You don’t need to be a millionaire to be a philanthropist.
The 2022 IEEE International Symposium on Technology and Society (ISTAS22) will be held November 10-12, 2022, as a hybrid conference in Hong Kong.
AI4Eq — Mark your calendars for Wednesday, Oct 27 from 9 AM – 5 PM (EDT)
Second International Workshop on Artificial Intelligence for Equity (AI4Eq) Against Modern Indentured Servitude
Get a FREE SSIT Membership by registering for our flagship conference, ISTAS 2021!
As the COVID-19 pandemic shows, crises can catalyze socio-technical changes at a speed and scale otherwise thought impossible. Crises expose the fragility and resilience of our sociotechnical systems – from healthcare to financial markets, internet connectivity, and local communities.
An element of the expansion of digital technologies is a shift in Artificial Intelligence (AI) technology from research laboratories into the hands of anyone with a smartphone. AI powered search, personalization and automation are being deployed across sectors, from education to healthcare, to policing, to finance. Wide AI diffusion is then reshaping the way organizations, communities and individuals’ function. The potentially radical consequences of AI have pushed nation states across the globe to publish strategies on how they seek to shape, drive and leverage the disruptive capabilities offered by AI technologies to bolster their prosperity and security.
The nuclear anxiety of the Cold War now seems quaint. While speculative writers of the late 20th-early 21st centuries have largely relegated nukes to the past, the situation at San Onofre reminds us of our sins — of assuming the future would take care of the future. The U.S. Nuclear Regulatory Commission enabled this consensual hallucination. Did it take climate change into consideration?
Register Today for ISTAS 2021!
Tuesday 5.30 – 7.00 p.m. (EDT), 2.30 pm – 4.00 pm (MST), Wednesday 7.30 am – 9.00 am (AEST); ;– “IP Location Services and Automated Biometric Recognition”
Tuesday, August 10 7:30 pm – 10:45 pm USA Eastern Time (Wednesday Aug 11 9:30 a.m.-12:45 pm Australian Eastern Time)
Webinar: Emerging Location-based Services and Technologies, GeoSurveillance and Social Justice Issues
When we see a built world, we tend to take its permanence and stability for granted. For those who have chosen coastal homes, that built world goes back at least 50 years, with few residents ever realizing that oceans, lakes, and rivers are living entities constantly in motion. The average person relies upon experts such as architects and civil engineers, and supposed guardrails such as state building codes and homeowner associations, to assess safety when purchasing property. But the 21st-century assumption that the built world is stable is a risky bet. Especially in “business-friendly” states.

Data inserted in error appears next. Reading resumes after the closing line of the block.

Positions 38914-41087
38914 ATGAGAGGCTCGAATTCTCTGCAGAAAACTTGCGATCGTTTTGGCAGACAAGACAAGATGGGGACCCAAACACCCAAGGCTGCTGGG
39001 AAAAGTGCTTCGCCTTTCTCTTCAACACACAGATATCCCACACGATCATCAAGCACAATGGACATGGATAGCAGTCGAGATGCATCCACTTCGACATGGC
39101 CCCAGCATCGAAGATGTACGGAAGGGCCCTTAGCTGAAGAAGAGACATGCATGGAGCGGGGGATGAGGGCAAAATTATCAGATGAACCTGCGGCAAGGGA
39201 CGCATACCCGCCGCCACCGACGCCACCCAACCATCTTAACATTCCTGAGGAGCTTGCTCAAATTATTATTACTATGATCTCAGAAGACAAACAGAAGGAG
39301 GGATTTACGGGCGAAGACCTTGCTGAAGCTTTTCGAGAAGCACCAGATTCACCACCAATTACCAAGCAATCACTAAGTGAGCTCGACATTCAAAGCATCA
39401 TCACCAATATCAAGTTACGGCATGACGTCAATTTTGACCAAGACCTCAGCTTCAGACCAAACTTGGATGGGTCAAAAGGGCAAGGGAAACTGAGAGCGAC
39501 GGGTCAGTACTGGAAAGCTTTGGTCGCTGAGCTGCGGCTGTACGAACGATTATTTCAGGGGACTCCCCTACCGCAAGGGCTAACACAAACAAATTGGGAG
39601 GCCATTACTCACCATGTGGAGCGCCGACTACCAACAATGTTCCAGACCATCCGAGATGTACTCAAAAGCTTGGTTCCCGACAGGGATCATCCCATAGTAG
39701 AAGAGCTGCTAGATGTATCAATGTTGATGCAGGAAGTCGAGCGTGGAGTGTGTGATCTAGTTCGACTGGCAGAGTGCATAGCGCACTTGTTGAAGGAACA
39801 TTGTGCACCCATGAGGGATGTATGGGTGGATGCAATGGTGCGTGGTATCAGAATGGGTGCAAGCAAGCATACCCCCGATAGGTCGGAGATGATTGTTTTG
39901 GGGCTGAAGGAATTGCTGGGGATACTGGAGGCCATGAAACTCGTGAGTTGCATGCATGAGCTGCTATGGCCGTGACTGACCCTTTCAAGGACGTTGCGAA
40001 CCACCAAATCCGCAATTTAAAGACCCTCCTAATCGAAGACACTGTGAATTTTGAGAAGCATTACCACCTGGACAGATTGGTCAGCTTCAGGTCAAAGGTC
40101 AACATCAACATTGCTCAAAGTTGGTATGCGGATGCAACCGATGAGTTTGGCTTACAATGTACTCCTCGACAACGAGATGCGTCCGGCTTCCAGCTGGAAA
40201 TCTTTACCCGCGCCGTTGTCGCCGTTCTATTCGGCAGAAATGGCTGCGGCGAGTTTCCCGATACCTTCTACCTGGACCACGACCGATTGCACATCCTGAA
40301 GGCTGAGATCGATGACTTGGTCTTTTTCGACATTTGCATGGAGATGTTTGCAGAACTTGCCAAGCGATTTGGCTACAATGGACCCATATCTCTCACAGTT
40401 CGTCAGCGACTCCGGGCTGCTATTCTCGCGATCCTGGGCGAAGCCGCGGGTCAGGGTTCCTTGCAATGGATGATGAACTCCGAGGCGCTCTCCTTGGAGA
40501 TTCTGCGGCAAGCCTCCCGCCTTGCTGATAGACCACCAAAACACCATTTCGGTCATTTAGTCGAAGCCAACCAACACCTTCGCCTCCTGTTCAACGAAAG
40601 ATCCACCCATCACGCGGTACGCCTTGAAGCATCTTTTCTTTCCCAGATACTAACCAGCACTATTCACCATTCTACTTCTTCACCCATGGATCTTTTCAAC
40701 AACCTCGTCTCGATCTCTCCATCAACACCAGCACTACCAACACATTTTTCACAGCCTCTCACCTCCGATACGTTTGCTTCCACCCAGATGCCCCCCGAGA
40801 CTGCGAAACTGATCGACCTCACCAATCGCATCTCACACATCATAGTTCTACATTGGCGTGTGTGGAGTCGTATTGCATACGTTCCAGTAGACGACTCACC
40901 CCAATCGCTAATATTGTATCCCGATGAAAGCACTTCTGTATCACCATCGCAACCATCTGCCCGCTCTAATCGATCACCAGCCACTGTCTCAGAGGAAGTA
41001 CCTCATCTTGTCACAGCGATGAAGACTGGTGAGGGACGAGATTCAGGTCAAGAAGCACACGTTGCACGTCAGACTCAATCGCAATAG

Join the Student Discussion Forum in association with ASU PIT on IP Location Services and Automated Biometric Recognition!
Arizona continues to build, build, build, and instead of requiring new residents to adapt to the climate, city governments and developers market the very bad idea that the desert can be made green, and thus more desirable.
Unless we create real boundaries, enforced by legislation, the social media giants will also walk away from the chaos they have enabled.
Video doorbells and related technologies, along with the data they generate, will continue to be abused, undermining the security of what is being pitched as a security technology.
Principles taught to STEM students state that “engineers must gain an understanding of all the issues surrounding a particular design challenge. These issues might include the need for the project, relevant social and economic conditions of the target population, and project constraints and requirements.” Engineers and problem-solvers are not the problem. Short-term thinking is the problem. Wishful thinking is the problem. “It will do for now” is the problem.
Why are all of these nations and their assorted consortia heading to Mars? Are they truly exploring to improve the human condition, to expand and share scientific knowledge?
If only we knew more about the world that we live in. If only we understood that all things are interconnected. If only we could learn to value ethics above rank profiteering. We would make better decisions for ourselves and for our society. We would make good moral decisions. But we now know that access to factual knowledge does not necessarily improve the world. We are living that reality today.
The primary driver for agetech investment appears to be growing fears around caring for aging populations. But initiatives tend to skate over some of the inherent challenges.